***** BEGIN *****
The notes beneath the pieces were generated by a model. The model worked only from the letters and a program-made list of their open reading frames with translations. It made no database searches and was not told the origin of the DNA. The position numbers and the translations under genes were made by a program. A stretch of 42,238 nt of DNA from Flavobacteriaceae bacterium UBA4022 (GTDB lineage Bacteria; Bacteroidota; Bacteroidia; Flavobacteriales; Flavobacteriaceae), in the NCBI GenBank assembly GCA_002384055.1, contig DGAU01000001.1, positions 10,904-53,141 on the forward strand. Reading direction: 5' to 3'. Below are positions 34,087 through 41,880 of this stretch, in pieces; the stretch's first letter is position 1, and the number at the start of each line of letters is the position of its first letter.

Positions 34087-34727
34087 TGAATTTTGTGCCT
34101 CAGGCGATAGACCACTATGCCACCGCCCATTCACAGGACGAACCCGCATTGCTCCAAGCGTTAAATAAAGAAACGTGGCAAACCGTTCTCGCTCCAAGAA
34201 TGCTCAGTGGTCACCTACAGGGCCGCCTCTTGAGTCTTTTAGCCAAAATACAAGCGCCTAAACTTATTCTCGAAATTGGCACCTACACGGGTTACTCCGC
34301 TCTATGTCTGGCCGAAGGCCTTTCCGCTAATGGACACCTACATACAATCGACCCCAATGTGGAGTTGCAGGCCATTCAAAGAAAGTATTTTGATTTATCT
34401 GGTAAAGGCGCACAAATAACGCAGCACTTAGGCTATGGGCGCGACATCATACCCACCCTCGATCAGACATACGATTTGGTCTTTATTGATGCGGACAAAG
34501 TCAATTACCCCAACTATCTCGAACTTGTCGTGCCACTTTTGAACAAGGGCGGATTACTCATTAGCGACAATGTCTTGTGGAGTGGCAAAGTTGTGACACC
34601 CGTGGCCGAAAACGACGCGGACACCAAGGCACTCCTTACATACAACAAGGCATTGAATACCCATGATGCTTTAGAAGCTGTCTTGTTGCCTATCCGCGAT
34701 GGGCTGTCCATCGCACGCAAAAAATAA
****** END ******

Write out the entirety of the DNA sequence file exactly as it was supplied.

The notes beneath the pieces were generated by a model. The model worked only from the letters and a program-made list of their open reading frames with translations. It made no database searches and was not told the origin of the DNA. The position numbers and the translations under genes were made by a program. A stretch of 42,238 nt of DNA from Flavobacteriaceae bacterium UBA4022 (GTDB lineage Bacteria; Bacteroidota; Bacteroidia; Flavobacteriales; Flavobacteriaceae), in the NCBI GenBank assembly GCA_002384055.1, contig DGAU01000001.1, positions 10,904-53,141 on the forward strand. Reading direction: 5' to 3'. Below are positions 34,087 through 41,880 of this stretch, in pieces; the stretch's first letter is position 1, and the number at the start of each line of letters is the position of its first letter.

Positions 34087-34727
34087 TGAATTTTGTGCCT
34101 CAGGCGATAGACCACTATGCCACCGCCCATTCACAGGACGAACCCGCATTGCTCCAAGCGTTAAATAAAGAAACGTGGCAAACCGTTCTCGCTCCAAGAA
34201 TGCTCAGTGGTCACCTACAGGGCCGCCTCTTGAGTCTTTTAGCCAAAATACAAGCGCCTAAACTTATTCTCGAAATTGGCACCTACACGGGTTACTCCGC
34301 TCTATGTCTGGCCGAAGGCCTTTCCGCTAATGGACACCTACATACAATCGACCCCAATGTGGAGTTGCAGGCCATTCAAAGAAAGTATTTTGATTTATCT
34401 GGTAAAGGCGCACAAATAACGCAGCACTTAGGCTATGGGCGCGACATCATACCCACCCTCGATCAGACATACGATTTGGTCTTTATTGATGCGGACAAAG
34501 TCAATTACCCCAACTATCTCGAACTTGTCGTGCCACTTTTGAACAAGGGCGGATTACTCATTAGCGACAATGTCTTGTGGAGTGGCAAAGTTGTGACACC
34601 CGTGGCCGAAAACGACGCGGACACCAAGGCACTCCTTACATACAACAAGGCATTGAATACCCATGATGCTTTAGAAGCTGTCTTGTTGCCTATCCGCGAT
34701 GGGCTGTCCATCGCACGCAAAAAATAA